• 13. A Non-Geek’s Big Data Playbook: Hadoop and the Enterprise Data Warehousebig data 14 Play 5 is geared towards organizations that want to keep the EDW as the de facto system of record. Use Hadoop to extend your EDW as the center of your organization’s data universe. This play is geared towards organizations that want to keep the EDW as the de facto system of record – at least for now. Hadoop is used to process and integrate structured and unstructured data to load into the EDW. The organization can continue using its BI/ analytics tools to access data in the EDW, and alternatively, in Hadoop. play 5 access all data via the EDW Figure 7 demonstrates how this works: 1. This step focuses on structured data that meets two criteria: (1) Data that is currently being integrated (or can be integrated) into the EDW via ETL tools and (2) data that does not need to be integrated with other non-integrated or unstructured data sources (see Play 3). 2. This is structured data you want to integrate with other data, structured or unstructured. The best place to bring it together is Hadoop. 3. This is any unstructured data that you want to process and possibly integrate with other structured or unstructured data sources. This data can be stored in Hadoop in its raw state.
  • 14. A Non-Geek’s Big Data Playbook: Hadoop and the Enterprise Data Warehouse big data 15 Be aware that the Hadoop view, by design, will not be a complete view of the data, given that the EDW is the de facto system of record in this play. 4. As outlined in Play 3, this is data that Hadoop has processed and integrated, and can be loaded into the EDW. Given that this play is about making the EDW the central player, figuring out which data goes to the EDW will be key. 5. All EDW data – from structured data sources and Hadoop – can now be ac- cessed and analyzed via BI/analytics tools. 6. Alternatively, BI/analytics tools that have been extended to work with Ha- doop can access the data in Hadoop directly. Be aware that the Hadoop view, by design, will not be a complete view of the data, given that the EDW is the de facto system of record in this play.
  • 15. A Non-Geek’s Big Data Playbook: Hadoop and the Enterprise Data Warehousebig data 16 Organizations have been spending years building up and out their EDW ecosystem, and along comes Hadoop to upset the apple cart. Use Hadoop as the landing platform for all data and exploit the strengths of both the EDW and Hadoop. This play is a paradigm shift in data management. Organizations have been spending years building up and out their EDW ecosystem, and along comes Hadoop to upset the apple cart. This play is focused on exploiting the strengths of both technologies, EDW and Hadoop, so that organizations can extract even more value and insight from one of their greatest strategic assets – data. play 6 access all data via Hadoop Figure 8 shows how it could work: 1. Structured data is initially processed and stored in Hadoop. It is no longer loaded directly into the EDW via ETL tools. 2. Unstructured data is collected, processed and integrated in Hadoop with other structured and unstructured data sources as needed. 3. Hadoop then becomes the primary source to load clean, integrated data into the EDW. The EDW also uses Hadoop to keep its data updated (see Play 2). 4. BI/analytics tools are then used to access and analyze data in both the EDW and Hadoop, depending on the business requirement. 5. Big data apps can and should be used to access and analyze data in Ha- doop, now the repository for all data.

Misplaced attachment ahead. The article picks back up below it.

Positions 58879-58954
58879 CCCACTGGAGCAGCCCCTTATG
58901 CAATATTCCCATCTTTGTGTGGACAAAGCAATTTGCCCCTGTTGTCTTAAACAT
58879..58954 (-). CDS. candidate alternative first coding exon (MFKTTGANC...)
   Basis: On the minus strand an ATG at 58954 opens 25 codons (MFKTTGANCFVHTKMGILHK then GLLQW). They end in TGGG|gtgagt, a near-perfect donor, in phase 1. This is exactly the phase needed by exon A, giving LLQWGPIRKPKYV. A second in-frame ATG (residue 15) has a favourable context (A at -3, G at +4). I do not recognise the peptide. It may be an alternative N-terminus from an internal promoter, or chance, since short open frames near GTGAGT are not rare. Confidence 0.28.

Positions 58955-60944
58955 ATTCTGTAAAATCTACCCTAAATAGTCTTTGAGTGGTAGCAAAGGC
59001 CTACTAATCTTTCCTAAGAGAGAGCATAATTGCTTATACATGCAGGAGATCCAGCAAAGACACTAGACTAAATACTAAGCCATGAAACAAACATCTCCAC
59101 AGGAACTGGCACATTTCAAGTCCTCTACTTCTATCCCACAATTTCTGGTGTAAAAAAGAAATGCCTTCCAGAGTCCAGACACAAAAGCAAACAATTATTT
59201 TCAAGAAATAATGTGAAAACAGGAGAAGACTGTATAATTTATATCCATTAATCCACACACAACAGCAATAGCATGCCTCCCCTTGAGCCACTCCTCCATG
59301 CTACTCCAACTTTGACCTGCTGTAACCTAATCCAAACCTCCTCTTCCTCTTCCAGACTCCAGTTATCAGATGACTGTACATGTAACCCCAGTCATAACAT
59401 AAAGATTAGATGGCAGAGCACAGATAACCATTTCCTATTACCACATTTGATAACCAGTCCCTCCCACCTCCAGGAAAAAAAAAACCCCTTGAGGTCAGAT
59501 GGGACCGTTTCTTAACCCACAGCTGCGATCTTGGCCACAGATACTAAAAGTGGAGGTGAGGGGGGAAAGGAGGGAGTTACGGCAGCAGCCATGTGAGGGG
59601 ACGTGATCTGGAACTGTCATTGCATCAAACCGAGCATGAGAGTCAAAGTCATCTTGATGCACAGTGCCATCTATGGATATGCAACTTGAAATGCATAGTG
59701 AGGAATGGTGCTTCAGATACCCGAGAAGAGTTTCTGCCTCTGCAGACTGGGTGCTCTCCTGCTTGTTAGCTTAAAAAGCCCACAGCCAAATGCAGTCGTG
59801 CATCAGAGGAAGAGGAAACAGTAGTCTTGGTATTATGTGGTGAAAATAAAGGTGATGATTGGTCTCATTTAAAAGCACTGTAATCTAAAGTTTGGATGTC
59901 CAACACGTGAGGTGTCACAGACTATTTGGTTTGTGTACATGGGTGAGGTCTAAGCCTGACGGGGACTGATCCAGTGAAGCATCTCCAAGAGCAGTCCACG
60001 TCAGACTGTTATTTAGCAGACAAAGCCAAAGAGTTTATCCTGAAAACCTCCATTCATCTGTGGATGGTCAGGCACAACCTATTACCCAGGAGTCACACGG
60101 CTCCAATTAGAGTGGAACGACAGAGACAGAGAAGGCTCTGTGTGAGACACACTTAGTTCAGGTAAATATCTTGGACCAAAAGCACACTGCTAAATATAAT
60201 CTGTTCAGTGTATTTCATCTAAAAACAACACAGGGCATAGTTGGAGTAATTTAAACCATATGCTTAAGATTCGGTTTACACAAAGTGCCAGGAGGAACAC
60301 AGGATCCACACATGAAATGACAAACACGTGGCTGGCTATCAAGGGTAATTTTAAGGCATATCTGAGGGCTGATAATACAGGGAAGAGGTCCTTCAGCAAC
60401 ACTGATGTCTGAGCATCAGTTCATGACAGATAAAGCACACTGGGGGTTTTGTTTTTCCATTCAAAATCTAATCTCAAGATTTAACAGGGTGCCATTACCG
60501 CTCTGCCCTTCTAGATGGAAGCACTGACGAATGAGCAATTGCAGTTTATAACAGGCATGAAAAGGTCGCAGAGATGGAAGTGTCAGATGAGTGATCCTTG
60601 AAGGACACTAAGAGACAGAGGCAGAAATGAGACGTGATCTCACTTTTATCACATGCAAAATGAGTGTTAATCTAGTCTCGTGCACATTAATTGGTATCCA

• 16. A Non-Geek’s Big Data Playbook: Hadoop and the Enterprise Data Warehouse big data 17 Big data technologies, including Hadoop, are relatively new and are still maturing, especially for the enterprise market. One advantage of capturing data in Hadoop is that it can be stored in its raw, native state. It does not need to be formatted upfront as with traditional, structured data stores; it can be formatted at the time of the data request. This process of formatting the data at the time of the query is called “late binding” and is a growing practice for companies that want to avoid protracted data transformation when loading the data. Late binding ensures that there is context to the data formats depending on the data request itself. Thus, Hadoop programmers can save months of programming by loading data in its na- tive state. Even though Figure 8 makes this data paradigm shift look simple, the road to get there will not be easy. Big data technologies, including Hadoop, are relatively new and are still maturing, especially for the enterprise market. Additionally, you can expect to see signifi- cant growth and maturation in the development of big data applications. Given that data creation is growing exponentially, it follows that we’ll need better applications and tools to consume data and make it more meaningful, insightful and useful.